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New Delhi: The United Nations Security Council (UNSC) will make a decision late Wednesday on whether to list Jaish-e-Mohammad (JeM) chief Masood Azhar as a designated terrorist under the 1267 Al Qaeda Sanctions Committee.
Following the 14 February Pulwama attack and JeM accepting responsibility for it, India launched an aggressive diplomatic manoeuvre to get Azhar listed by the UNSC. The US, France and the UK moved the proposal to get Azhar designated a global terrorist on 27 February.
China has blocked such proposals on three past occasions. And, so, the decision Wednesday will depend entirely on China’s move.
While India’s chances at getting him listed appear uncertain at the moment, it seems that even if Azhar is designated the sanctions are unlikely to hurt him in any meaningful way.
With the crucial meeting set to take place later in the day, ThePrint takes a look at the scope of the UNSC committee, the sanctions and their implications.
What is 1267 Al Qaeda Sanctions Committee?
The Al Qaeda Sanctions Committee, officially known as the “Security Council Committee pursuant to resolutions 1267 (1999) 1989 (2011) and 2253 (2015) concerning ISIL (Da’esh) Al-Qaida and associated individuals groups undertakings and entities” was established on 15 October 1999 after the UNSC 1267 resolution was passed.
The core purpose of this committee is to decide who becomes a designated terrorist, and then oversee the sanctions against them.
Originally meant for the Afghanistan-Pakistan region-based organisations, the committee later expanded its scope to include the ISIS. Its list includes terrorists such as the commander of Pakistani Taliban, Maulana Fazlullah, and senior member of Taliban’s Quetta Shura, Abdul Ghani.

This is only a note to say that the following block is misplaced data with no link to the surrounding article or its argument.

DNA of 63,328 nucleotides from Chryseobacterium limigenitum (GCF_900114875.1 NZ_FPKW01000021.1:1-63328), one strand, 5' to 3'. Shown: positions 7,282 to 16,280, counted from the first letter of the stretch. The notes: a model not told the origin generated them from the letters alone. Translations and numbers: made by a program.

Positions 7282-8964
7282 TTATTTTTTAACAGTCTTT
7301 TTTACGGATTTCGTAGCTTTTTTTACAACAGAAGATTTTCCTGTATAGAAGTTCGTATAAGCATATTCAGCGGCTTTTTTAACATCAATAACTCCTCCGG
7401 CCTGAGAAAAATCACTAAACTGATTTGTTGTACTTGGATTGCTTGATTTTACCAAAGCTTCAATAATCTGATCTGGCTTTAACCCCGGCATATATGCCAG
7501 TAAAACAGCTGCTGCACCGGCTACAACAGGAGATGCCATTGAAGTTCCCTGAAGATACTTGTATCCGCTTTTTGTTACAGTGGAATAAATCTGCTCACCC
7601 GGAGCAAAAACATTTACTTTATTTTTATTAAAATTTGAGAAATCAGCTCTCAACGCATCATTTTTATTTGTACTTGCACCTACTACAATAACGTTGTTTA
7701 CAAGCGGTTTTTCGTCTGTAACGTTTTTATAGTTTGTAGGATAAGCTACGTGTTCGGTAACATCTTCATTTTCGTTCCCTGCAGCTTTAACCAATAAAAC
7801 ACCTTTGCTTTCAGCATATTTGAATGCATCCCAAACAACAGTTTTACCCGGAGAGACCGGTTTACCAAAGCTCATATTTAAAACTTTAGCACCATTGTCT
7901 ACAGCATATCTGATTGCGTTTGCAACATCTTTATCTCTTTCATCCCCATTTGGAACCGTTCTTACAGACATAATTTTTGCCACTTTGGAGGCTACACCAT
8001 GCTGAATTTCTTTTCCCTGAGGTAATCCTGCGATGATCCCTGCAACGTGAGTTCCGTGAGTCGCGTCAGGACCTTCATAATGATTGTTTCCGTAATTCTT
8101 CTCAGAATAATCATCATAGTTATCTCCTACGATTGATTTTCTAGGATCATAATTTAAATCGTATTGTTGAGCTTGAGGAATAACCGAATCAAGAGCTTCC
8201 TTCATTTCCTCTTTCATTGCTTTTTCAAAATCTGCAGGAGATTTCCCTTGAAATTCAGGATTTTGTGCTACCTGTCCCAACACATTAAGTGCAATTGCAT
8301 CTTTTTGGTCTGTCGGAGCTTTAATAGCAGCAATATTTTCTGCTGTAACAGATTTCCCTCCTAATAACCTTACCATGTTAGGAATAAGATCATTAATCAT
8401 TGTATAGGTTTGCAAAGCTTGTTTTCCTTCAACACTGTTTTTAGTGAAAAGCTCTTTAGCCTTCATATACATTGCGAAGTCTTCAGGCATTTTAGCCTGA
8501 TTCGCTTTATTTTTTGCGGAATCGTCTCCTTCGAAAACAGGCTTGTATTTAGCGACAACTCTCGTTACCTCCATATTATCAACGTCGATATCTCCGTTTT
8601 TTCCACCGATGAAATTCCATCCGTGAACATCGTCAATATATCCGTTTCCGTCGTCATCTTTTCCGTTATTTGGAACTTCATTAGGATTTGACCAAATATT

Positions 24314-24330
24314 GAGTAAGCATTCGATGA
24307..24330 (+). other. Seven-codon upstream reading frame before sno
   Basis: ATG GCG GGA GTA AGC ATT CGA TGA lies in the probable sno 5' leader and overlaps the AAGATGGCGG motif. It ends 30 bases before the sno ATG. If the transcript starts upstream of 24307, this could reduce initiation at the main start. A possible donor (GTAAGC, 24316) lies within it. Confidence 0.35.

The committee is composed of 15 member states, including five permanent UNSC members and 10 rotating members. Its decisions are made only by consensus.
This consensus based decision-making procedure is why China has successfully succeeded in blocking the listing of Azhar as a global terrorist.
What the sanctions are
The sanctions under the 1276 committee involve three aspects.
First, they call for an asset freeze — all member states are required to freeze the funds and other financial assets of the designated individual. Additionally, assets of related individuals and entities are also to be frozen.
Second relates to a travel ban — all member states are required to ban the entry or transit of the designated individual.
Lastly, the sanctions call for an arms embargo. Under this, all member states are required to prevent “direct or indirect supply, sale and transfer from their territories or by their nationals outside their territories, or using their flag vessels or aircraft, of arms and related materiel of all types, spare parts, and technical advice, assistance, or training related to military activities, to designated individuals and entities”.
How the sanctions could impact Azhar
The reason why these measures are unlikely to hurt Azhar has everything to do with the very nature of his operational identity as a terrorist.
Azhar resides in Pakistan and doesn’t travel outside, and his JeM is protected by the Pakistani state.
One way to look at this is to assess the case of Lashkar-e-Taiba (LeT) chief Hafiz Saeed.
Saeed became a designated terrorist under the 1267 Al Qaeda Sanctions Committee in 2009. But this has had little impact on his operations. He continues to move around freely in Pakistan and often addresses public rallies, which are reported by the mainstream Pakistani media.
Moreover, the political arm of LeT, called Jamaat-ud-Dawa, which is headed by Saeed, formed a political party in 2017, Milli Muslim League. However, the Election Commission of Pakistan refused to recognise the party.
Following that, it formed another party called Allah-O-Akbar Tehreek and contested the 2018 Pakistan national elections.
In the case of Maulana Fazlullah, his terror organisation the Tehreek-i-Taliban Pakistan (TTP) suffered reasonable losses. However, the gains there came only after the Pakistani state went after Fazlullah’s TTP. Fazlullah was killed in a drone strike last year.
The UNSC sanctions have had no material effects on Saeed’s operations. Additionally, terrorists like him often change the name of their organisations to work around international sanctions.
However, Fazlullah’s case clearly demonstrates that action against designated terrorists in the region can only yield something if Pakistan shows willingness to act.
At the moment, though, it is hard to argue against the perception that getting Azhar recognised as a UNSC terrorist would be anything more than a symbolic victory for India.
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